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Strategic Complementarities and Optimal Monetary Policy

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  • Levin, Andrew
  • López-Salido, J David
  • Yun, Tack

Abstract

In this paper, we show that strategic complementarities--such as firm-specific factors or quasi-kinked demand--have crucial implications for the design of monetary policy and for the welfare costs of output and inflation variability. Recent research has mainly used log-linear approximations to analyze the role of these mechanisms in amplifying the real effects of monetary shocks. In contrast, our analysis explicitly considers the nonlinear properties of these mechanisms that are relevant for characterizing the deterministic steady state as well as the second-order approximation of social welfare in the stochastic economy. We demonstrate that firm-specific factors and quasi-kinked demand curves yield markedly different implications for the welfare costs of steady-state inflation and inflation volatility.

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Bibliographic Info

Paper provided by C.E.P.R. Discussion Papers in its series CEPR Discussion Papers with number 6423.

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Date of creation: Aug 2007
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Handle: RePEc:cpr:ceprdp:6423

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Keywords: firm-specific factors; quasi-kinked demand; welfare analysis;

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References

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Citations

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Cited by:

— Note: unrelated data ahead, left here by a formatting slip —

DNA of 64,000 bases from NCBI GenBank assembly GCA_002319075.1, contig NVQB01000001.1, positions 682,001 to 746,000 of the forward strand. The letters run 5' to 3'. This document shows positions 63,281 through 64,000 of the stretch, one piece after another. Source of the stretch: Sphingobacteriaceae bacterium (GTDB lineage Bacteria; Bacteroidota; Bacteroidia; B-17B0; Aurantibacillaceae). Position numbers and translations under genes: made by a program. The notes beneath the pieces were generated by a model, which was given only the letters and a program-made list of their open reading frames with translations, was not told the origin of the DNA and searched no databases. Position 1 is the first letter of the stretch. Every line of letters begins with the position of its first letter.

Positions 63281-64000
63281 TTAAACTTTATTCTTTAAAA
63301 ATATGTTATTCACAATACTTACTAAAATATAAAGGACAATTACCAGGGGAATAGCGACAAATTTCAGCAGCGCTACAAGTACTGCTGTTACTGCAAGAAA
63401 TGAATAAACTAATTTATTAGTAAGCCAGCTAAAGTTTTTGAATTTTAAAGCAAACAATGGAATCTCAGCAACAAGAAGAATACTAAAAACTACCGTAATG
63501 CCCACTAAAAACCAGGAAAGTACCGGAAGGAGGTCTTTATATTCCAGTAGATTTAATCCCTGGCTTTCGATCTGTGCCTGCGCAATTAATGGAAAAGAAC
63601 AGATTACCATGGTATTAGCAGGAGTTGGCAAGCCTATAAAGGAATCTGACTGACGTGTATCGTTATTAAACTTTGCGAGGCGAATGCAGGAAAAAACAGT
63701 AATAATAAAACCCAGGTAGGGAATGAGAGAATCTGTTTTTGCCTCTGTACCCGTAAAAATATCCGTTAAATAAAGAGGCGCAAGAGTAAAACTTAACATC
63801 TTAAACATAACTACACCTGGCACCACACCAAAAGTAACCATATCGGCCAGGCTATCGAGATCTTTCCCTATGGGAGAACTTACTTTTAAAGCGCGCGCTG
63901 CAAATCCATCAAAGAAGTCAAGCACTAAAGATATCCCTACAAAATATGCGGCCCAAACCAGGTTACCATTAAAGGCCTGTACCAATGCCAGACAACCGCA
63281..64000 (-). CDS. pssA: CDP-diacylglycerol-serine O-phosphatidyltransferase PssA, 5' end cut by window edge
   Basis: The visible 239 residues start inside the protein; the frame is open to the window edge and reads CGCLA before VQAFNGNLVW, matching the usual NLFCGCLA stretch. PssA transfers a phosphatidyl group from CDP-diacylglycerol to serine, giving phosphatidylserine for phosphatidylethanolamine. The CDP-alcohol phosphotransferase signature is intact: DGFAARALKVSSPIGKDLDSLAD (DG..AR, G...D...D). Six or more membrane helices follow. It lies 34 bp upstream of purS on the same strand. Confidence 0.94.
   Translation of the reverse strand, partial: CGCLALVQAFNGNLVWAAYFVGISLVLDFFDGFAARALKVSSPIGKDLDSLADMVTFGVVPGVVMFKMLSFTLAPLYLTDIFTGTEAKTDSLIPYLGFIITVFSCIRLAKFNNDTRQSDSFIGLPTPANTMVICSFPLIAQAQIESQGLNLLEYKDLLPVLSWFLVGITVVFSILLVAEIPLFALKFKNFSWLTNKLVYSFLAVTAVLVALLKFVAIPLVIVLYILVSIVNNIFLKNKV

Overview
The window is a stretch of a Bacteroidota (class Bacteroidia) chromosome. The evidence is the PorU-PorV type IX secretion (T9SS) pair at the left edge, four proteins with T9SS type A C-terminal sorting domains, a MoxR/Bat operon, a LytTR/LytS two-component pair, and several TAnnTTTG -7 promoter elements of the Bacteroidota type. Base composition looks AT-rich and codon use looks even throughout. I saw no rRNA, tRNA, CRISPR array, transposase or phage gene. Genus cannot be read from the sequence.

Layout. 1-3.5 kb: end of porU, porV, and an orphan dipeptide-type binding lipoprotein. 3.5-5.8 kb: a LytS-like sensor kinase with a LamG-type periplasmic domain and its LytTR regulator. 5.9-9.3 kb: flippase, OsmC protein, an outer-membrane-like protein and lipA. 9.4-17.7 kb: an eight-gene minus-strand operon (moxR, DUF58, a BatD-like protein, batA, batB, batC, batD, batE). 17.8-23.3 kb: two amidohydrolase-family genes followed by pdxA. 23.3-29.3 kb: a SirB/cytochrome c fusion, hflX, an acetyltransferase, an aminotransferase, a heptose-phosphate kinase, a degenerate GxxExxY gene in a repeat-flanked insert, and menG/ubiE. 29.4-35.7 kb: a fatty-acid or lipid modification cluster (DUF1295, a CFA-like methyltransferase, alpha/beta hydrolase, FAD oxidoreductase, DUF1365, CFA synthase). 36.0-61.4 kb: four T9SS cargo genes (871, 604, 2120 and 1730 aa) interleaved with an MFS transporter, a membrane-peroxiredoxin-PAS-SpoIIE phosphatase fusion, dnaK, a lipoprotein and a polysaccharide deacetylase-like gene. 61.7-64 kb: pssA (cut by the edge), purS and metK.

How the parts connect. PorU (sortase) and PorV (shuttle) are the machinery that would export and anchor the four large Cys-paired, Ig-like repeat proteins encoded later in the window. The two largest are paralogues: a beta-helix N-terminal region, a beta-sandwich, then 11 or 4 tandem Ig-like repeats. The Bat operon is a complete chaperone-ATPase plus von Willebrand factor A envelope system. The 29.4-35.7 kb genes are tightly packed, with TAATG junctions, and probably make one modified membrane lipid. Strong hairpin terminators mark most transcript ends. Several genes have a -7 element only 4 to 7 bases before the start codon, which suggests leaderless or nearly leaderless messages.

1. Argia M. Sbordone, 2008. "Globalization and inflation dynamics: the impact of increased competition," Staff Reports 324, Federal Reserve Bank of New York.
  2. Tack Yun & Andrew Levin, 2009. "Reconsidering the Microeconomic Foundations of Price-Setting Behavior," 2009 Meeting Papers 798, Society for Economic Dynamics.
  3. Andrew T. Levin, 2008. "Commentary on "Optimal monetary policy under uncertainty: a Markov jump-linear-quadratic approach"," Review, Federal Reserve Bank of St. Louis, issue Jul, pages 301-306.
  4. Levin, Andrew T. & David López-Salido, J. & Nelson, Edward & Yun, Tack, 2008. "Macroeconometric equivalence, microeconomic dissonance, and the design of monetary policy," Journal of Monetary Economics, Elsevier, vol. 55(Supplemen), pages S48-S62, October.
  5. Michael K. Johnston, 2009. "Real and Nominal Frictions within the Firm: How Lumpy Investment Matters for Price Adjustment," Working Papers 09-36, Bank of Canada.
  6. Juergen von Hagen, 2008. "The Role of Contracting Schemes for Assessing the Welfare Costs of Nominal Rigidities," 2008 Meeting Papers 827, Society for Economic Dynamics.
  7. Riggi, Marianna & Tancioni, Massimiliano, 2010. "Nominal vs real wage rigidities in New Keynesian models with hiring costs: A Bayesian evaluation," Journal of Economic Dynamics and Control, Elsevier, vol. 34(7), pages 1305-1324, July.
  8. Ippei Fujiwara & Yuki Teranishi, 2007. "A Dynamic New Keynesian Life-Cycle Model: Societal Ageing, Demographics and Monetary Policy," IMES Discussion Paper Series 07-E-04, Institute for Monetary and Economic Studies, Bank of Japan.
  9. Amano, Robert & Moran, Kevin & Murchison, Stephen & Rennison, Andrew, 2009. "Trend inflation, wage and price rigidities, and productivity growth," Journal of Monetary Economics, Elsevier, vol. 56(3), pages 353-364, April.
  10. Furlanetto, Francesco & Seneca, Martin, 2014. "Investment shocks and consumption," European Economic Review, Elsevier, vol. 66(C), pages 111-126.

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